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Maximum Retirement Plan Contributions

maximum contributions to a retirement account

Do you and/or your employer make contributions to a retirement plan, such as an IRA, 401k, 403b, SIMPLE, or SEP plan? What exactly do we mean when we refer to retirement plan contributions? Retirement plan contributions consist of the money paid into the account by employees, employers, and the self-employed. When you prepare and e-file your 2020 Tax Return on eFile.com, you do not have to worry about how your contributions affect your taxes. Once you answer a few simple questions, the eFile tax app will select the right retirement tax forms and schedules for you based on your answers.

Employee Contributions to Retirement Plans

There are four types of contributions that employees can make to retirement plans:

1) Elective Deferral Contributions

Also called salary reduction contributions, these are the most common types of contributions to retirement plans. You elect to have money deducted from your salary each pay period and contributed to your retirement account. Pre-tax dollars are contributed, which means that the money does not have any tax withheld from it before it is put in the retirement account. In most cases, a percentage of pay is contributed, but in some plans you can contribute a set dollar amount. Money that is contributed in this way is not reported as taxable income. For each year, there is a limit on the amount of deferrals.

2) Designated Roth Contributions

A designated Roth contribution is similar to an elective deferral, except the amount deferred is taxable as normal income. You choose to contribute a set percentage or amount of your salary per pay period, but you use taxable income. You do not exclude Roth contributions from your income on your tax return. The main benefit of a Roth account is that qualified distributions are non-taxable.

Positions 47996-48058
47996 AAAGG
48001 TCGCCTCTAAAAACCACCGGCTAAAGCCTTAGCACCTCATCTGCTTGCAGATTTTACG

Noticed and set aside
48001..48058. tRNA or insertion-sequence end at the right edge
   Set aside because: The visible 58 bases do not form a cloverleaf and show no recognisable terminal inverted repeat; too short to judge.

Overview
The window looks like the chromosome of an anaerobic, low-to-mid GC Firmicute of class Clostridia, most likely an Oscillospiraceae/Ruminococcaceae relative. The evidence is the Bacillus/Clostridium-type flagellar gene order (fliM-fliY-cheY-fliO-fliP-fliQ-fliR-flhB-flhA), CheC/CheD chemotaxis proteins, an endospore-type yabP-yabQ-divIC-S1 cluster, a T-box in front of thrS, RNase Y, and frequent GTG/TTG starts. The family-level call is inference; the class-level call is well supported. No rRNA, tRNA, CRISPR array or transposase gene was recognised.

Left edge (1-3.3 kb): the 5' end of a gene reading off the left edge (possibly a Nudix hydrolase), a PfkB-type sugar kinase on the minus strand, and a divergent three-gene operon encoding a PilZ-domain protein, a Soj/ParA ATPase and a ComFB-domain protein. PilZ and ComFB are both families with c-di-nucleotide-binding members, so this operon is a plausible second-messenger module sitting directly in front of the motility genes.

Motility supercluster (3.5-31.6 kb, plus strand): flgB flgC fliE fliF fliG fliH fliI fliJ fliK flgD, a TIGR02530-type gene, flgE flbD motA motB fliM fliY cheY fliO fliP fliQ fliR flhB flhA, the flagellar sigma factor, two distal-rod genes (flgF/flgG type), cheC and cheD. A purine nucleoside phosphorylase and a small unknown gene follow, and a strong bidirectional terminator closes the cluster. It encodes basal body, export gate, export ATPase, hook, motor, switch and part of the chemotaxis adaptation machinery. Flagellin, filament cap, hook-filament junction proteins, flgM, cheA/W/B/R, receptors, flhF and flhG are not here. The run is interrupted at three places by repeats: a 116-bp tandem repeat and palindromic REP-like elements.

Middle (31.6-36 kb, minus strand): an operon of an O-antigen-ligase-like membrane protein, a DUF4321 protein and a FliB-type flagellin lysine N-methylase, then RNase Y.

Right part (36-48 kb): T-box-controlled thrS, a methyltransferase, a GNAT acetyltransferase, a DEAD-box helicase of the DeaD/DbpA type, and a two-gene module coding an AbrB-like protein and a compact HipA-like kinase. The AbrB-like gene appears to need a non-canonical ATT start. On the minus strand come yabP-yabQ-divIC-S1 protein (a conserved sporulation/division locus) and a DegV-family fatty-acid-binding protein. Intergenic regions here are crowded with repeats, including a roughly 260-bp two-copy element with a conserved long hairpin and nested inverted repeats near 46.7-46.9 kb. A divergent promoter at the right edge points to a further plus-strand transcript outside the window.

3) After-Tax Contributions

Not all retirement plans allow after-tax contributions. These are generally non-Roth contributions that you choose to make in addition to your regular elective deferrals of salary. If your plan allows after-tax contributions, any contributions that you make must be included in your taxable income. After-tax contributions may not be deducted, either.

4) Catch-up Contributions

Many, but not all, retirement plans allow catch-up contributions. If you are at least age 50 by the end of the year, you may be able to make additional, nontaxable, elective deferrals beyond the basic limit on contributions. If your plan allows it and you qualify, you can make these contributions up to the catch-up contribution limit even if you have made regular deferrals up to the regular limit.

Catch-up contributions are a good option for those who perhaps did not contribute a lot to their plans in the past, for those who waited until later in life to start saving for retirement, and for those who just want to ensure a comfortable retirement.

Employer Contributions

Employers can make two different kinds of contributions to retirement plans:

1) Matching Contributions

In most retirement plans, your employer can make contributions, or elective deferrals, to your account on your behalf. In some plans, employer contributions are mandatory; in other plans, they are discretionary (optional).

Elective deferrals by employers are called matching contributions because the employer matches a certain amount per dollar contributed by the employee. For example, your employer might contribute 50% of your contributions, which means an additional $0.50 for every dollar you contribute. The matching amounts vary according to plan and employer. Matching employer contributions are not taxable income (though the amount may be shown on your W-2).

2) Discretionary Contributions

Discretionary, or non-elective, employer contributions are allowed by some retirement plans. These are contributions made in addition to matching contributions at the employer's discretion. Such a contribution must be made equally to every employee covered by the plan; it cannot be made only to certain individuals. Discretionary contributions by employers are generally nontaxable income for you.

Contribution Limits

The government imposes limits on how much money employers and employees (and the self-employed) can contribute to retirement plans. The tables below summarize the applicable limits from 2015-2021 for most employer-sponsored retirement plans (not including pensions - see the pension plan limits). "Overall contributions" include all deferrals, employer contributions, and catch-up contributions. There are different limits for different defined contribution plans, so we recommend consulting your plan administrator for the exact figures.